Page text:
Skip to main content

Amittai

AMITTAI

AMITTAI (c. 800), Hebrew liturgical poet in *Oria, southern Italy; father of the liturgical poet *Shephatiah of Oria. According to tradition, the family was exiled to Italy by *Titus, after the destruction of the Temple. The *Ahimaaz chronicle describes Amittai as "a sage, learned in the Torah, a poet and scholar, strong in faith." Several piyyutim signed simply Amittai may probably be credited to him, including the touching pizmon Ezkerah Elohim ve-Ehemayah ("Lord I remember Thee and am sore amazed") which is included in the Concluding Service for the Day of Atonement according to the Ashkenazi rite, as well as Eikh Narim Rosh be-Ereẓ Oyevim ("How shall we raise our heads in a hostile land"). Some authorities however ascribe the former piyyut to his grandson *Amittai ben Shephatiah. The compositions breathe the spirit of the ancient Palestinian religious poetry.

bibliography:

B. Klar (ed.), Megillat Aḥima'aẓ (1944), 12, 206f.; Davidson, Oẓar, 4 (1933), 368; Zunz, Lit Poesie, 256; Roth, Italy, 50 ff.; Schirmann, in: Roth, Dark Ages, 250.

[Abraham Meir Habermann]

Cite this article
Pick a style below, and copy the text for your bibliography.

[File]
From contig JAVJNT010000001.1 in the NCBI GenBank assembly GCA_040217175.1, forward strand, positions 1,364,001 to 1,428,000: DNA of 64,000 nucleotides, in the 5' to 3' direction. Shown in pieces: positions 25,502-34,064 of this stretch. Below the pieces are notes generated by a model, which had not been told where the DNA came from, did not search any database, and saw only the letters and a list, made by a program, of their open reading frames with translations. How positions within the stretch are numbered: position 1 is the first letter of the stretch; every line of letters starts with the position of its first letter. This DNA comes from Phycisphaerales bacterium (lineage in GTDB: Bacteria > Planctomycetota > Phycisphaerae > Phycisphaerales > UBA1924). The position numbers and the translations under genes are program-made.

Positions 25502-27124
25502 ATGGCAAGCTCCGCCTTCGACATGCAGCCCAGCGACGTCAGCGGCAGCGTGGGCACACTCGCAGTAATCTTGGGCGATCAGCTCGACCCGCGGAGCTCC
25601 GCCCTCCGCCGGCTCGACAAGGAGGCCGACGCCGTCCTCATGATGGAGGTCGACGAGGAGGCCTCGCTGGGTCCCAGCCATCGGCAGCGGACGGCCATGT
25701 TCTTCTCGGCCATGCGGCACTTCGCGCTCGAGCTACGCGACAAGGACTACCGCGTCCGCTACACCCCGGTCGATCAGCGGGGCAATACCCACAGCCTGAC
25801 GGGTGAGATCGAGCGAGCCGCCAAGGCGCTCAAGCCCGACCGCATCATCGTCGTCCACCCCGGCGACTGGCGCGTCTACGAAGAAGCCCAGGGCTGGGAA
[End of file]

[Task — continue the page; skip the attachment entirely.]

• MLA
  • Chicago
  • APA

"Amittai." Encyclopaedia Judaica. . Encyclopedia.com. 19 Sep. 2018 <http://www.encyclopedia.com>.

"Amittai." Encyclopaedia Judaica. . Encyclopedia.com. (September 19, 2018). http://www.encyclopedia.com/religion/encyclopedias-almanacs-transcripts-and-maps/amittai

"Amittai." Encyclopaedia Judaica. . Retrieved September 19, 2018 from Encyclopedia.com: http://www.encyclopedia.com/religion/encyclopedias-almanacs-transcripts-and-maps/amittai

Learn more about citation styles

Citation styles

Encyclopedia.com gives you the ability to cite reference entries and articles according to common styles from the Modern Language Association (MLA), The Chicago Manual of Style, and the American Psychological Association (APA).

Within the “Cite this article” tool, pick a style to see how all available information looks when formatted according to that style. Then, copy and paste the text into your bibliography or works cited list.

Because each style has its own formatting nuances that evolve over time and not all information is available for every reference entry or article, Encyclopedia.com cannot guarantee each citation it generates. Therefore, it’s best to use Encyclopedia.com citations as a starting point before checking the style against your school or publication’s requirements and the most-recent information available at these sites:

Modern Language Association

http://www.mla.org/style

The Chicago Manual of Style

http://www.chicagomanualofstyle.org/tools_citationguide.html

American Psychological Association

http://apastyle.apa.org/

Notes:
  • Most online reference entries and articles do not have page numbers. Therefore, that information is unavailable for most Encyclopedia.com content. However, the date of retrieval is often important. Refer to each style’s convention regarding the best way to format page numbers and retrieval dates.
  • In addition to the MLA, Chicago, and APA styles, your school, university, publication, or institution may have its own requirements for citations. Therefore, be sure to refer to those guidelines when editing your bibliography or works cited list.